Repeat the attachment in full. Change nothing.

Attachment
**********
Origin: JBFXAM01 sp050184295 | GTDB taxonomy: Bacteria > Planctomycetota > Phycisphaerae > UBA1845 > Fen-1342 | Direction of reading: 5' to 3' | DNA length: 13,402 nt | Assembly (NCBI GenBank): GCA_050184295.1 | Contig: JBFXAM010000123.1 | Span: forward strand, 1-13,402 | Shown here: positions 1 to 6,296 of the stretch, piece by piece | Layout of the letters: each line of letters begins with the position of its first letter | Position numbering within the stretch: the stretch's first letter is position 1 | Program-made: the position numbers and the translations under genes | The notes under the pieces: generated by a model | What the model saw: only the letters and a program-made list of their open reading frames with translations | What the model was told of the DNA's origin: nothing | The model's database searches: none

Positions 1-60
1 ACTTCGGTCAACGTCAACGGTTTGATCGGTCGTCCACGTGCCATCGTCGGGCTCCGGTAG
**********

Origin: JBFXAM01 sp050184295 | GTDB taxonomy: Bacteria > Planctomycetota > Phycisphaerae > UBA1845 > Fen-1342 | Direction of reading: 5' to 3' | DNA length: 13,402 nt | Assembly (NCBI GenBank): GCA_050184295.1 | Contig: JBFXAM010000123.1 | Span: forward strand, 1-13,402 | Shown here: positions 1 to 6,296 of the stretch, piece by piece | Layout of the letters: each line of letters begins with the position of its first letter | Position numbering within the stretch: the stretch's first letter is position 1 | Program-made: the position numbers and the translations under genes | The notes under the pieces: generated by a model | What the model saw: only the letters and a program-made list of their open reading frames with translations | What the model was told of the DNA's origin: nothing | The model's database searches: none

Positions 1-60
1 ACTTCGGTCAACGTCAACGGTTTGATCGGTCGTCCACGTGCCATCGTCGGGCTCCGGTAG